The Confederate Republic: A Revolution Against Politics.  By George C. Rable.  (Chapel Hill and London: University of North Carolina Press, c. 1994.  ISBN 0-8078-2144-6).

In discussing why the South lost the Civil War, many historians claim that the Confederacy not having a defined party system as being a big reason.  Due to the lack of parties, the Southern government was severely weaker, and therefore could not handle the burdens that warfare placed on the government.  However, in George C. Rable’s book, The Confederate Republic: A Revolution Against Politics, he argues that the South did have a pre-party political climate.  This book covers from Confederate secession to the fall of the Confederacy, and largely focuses on the areas of Richmond, Georgia, and North Carolina.  Rable contends that the Southerners desired to achieve a perfect Republican system in modeling their government.  Therefore, the South sought a nation in which no organized political parties existed.  Organized political parties were viewed as a corrupt component of the old American system, which is why they must be eliminated.  Southerners held a higher goal, looking to establish a society without campaigning and electioneering.  In the words of Rable, Southerners clamored for a “revolution against politics” (1).  This “revolution against politics” was the main force behind Confederate nationalism as promoted by Jefferson Davis.  While trying to establish this Republican model, there were two main groups who vied for control.  The libertarians clamored for individual freedom and rights, along with local authority.  Meanwhile, the nationalists advocated national unity along with centralization.  Nationalists stressed the nation as collective enterprise of the political community, and advocated a centralized war effort.  The leader of the nationalists was the Confederate president, Jefferson Davis, while men such as Robert Toombs, Alexander Stephens, and Joseph Brown led those with libertarian beliefs.  These parties largely were divided over two major issues.  These issues were conscription and the suspension of habeas corpus.  Since there were no organized political parties, these differences were aired in either public discussions and confrontations, or personal conflicts between politicians.  Yet, despite their differences, the libertarians and nationalists were not vehemently in opposition against one another, as they shared several similarities.  Both groups contended that they would protect the institution of slavery and protect Southern liberty.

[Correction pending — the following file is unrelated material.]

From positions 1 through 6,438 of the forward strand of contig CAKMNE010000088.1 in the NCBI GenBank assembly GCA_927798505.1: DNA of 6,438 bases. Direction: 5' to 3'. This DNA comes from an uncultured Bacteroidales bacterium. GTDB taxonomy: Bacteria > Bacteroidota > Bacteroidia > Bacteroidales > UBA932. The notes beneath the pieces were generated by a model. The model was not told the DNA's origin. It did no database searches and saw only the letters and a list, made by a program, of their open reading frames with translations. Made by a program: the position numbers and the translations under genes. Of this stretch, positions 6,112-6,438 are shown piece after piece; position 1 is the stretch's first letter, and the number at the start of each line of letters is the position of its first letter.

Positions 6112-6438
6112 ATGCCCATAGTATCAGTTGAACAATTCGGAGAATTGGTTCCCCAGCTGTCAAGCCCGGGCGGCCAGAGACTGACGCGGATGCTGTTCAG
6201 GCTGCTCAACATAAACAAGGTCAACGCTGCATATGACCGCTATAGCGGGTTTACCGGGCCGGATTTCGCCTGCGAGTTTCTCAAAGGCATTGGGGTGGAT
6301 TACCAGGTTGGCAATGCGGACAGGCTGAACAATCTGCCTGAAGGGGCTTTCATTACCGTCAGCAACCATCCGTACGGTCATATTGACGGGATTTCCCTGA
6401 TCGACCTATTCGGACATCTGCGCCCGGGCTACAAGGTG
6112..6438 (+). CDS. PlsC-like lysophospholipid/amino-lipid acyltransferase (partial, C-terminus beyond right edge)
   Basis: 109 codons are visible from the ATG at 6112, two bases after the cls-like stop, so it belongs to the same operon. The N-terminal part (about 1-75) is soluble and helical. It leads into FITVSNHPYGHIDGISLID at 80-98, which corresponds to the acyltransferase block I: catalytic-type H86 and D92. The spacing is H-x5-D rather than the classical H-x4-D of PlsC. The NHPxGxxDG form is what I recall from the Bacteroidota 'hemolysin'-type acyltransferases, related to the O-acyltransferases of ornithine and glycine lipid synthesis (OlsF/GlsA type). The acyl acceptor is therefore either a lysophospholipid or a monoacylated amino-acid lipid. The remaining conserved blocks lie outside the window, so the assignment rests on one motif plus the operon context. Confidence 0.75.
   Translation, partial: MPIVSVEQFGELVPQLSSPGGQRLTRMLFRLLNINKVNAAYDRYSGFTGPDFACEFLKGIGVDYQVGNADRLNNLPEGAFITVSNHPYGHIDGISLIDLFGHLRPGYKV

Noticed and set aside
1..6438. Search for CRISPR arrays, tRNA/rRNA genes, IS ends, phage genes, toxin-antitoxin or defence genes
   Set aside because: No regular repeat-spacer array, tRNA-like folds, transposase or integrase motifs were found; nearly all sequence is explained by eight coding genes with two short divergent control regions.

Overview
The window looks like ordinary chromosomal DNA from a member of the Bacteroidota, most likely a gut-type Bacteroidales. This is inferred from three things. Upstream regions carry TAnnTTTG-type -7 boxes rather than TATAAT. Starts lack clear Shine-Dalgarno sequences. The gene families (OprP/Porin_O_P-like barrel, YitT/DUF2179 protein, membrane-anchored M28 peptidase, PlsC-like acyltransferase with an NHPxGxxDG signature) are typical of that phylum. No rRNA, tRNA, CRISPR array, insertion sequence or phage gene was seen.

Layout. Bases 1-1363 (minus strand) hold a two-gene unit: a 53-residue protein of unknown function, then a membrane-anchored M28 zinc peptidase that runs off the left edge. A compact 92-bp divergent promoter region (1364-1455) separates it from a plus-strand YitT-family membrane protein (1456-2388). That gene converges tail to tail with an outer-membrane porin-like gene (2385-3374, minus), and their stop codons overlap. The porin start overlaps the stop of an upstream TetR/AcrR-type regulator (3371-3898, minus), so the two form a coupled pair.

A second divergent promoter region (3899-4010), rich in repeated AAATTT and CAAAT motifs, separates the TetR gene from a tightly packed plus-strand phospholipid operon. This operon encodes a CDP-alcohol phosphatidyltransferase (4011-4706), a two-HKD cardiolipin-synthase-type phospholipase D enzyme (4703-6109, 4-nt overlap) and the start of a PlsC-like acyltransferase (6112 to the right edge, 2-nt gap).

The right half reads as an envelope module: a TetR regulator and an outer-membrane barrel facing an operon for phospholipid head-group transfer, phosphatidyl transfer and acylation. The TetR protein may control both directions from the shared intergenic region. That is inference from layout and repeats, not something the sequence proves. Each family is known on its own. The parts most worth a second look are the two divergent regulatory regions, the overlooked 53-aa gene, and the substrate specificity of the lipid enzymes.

Despite the prominence of these two groups, most Southerners still held an anti-party attitude.  Rable looks quite favorably upon this attitude and claims that organized political parties would not have strengthened the republic.  Consequently, Rable claims that it was not politics that lost the war for the Confederacy.  Instead, the author places the blame on military and economy.  The author illustrates that the Confederate government was largely unorganized and lacked experience, yet that was still not the reason for the demise of the Confederacy.  For the most part, the author is sympathetic with Jefferson Davis, noting the many obstacles he faced.  There were those within and outside the government who were either way too radical or too conservative, and Davis had to contend with both of them.  Despite the flaws within the government, Rable asserts that economics and military were bigger reasons for the fall of the Confederacy.  In discussing the military aspect of the war, Rable discusses Jefferson Davis’ noted disagreements with Joseph E. Johnston and P. G. T. Beauregard.  Also, the author illustrates Davis’s good relationships with men such as John Pemberton.  Rable effectively illustrates that the military and government were directly correlated with one another.  The more successful Confederate military commanders were on the battlefield, the more successful Jefferson Davis was at promoting nationalism.

            In this work, Rable challenges the largely held notion that the South did not have political parties.  Although Rable agrees that the South was largely an anti-political climate, he illustrates that two groups were quite active in Southern politics, the nationalists and the libertarians.  The nationalists clamored for unity and a centralized war effort, while the libertarians advocated individual freedom along with local authority.  Davis was the leader of the nationalists while Alexander Stephens was the most recognized libertarian.  These two groups were largely divided over the issues of conscription and the suspension of habeas corpus.  Yet both nationalists and libertarians claimed that they would protect slavery and the liberty of the Southern people.  Throughout this work, Rable displays the many flaws within the unorganized Confederate government, and illustrates that a perfect Republican system was not feasible at the time.  Despite the many errors within the Confederate administration, the author contends that the military and poor economy of the South were more critical in the defeat of the Confederacy.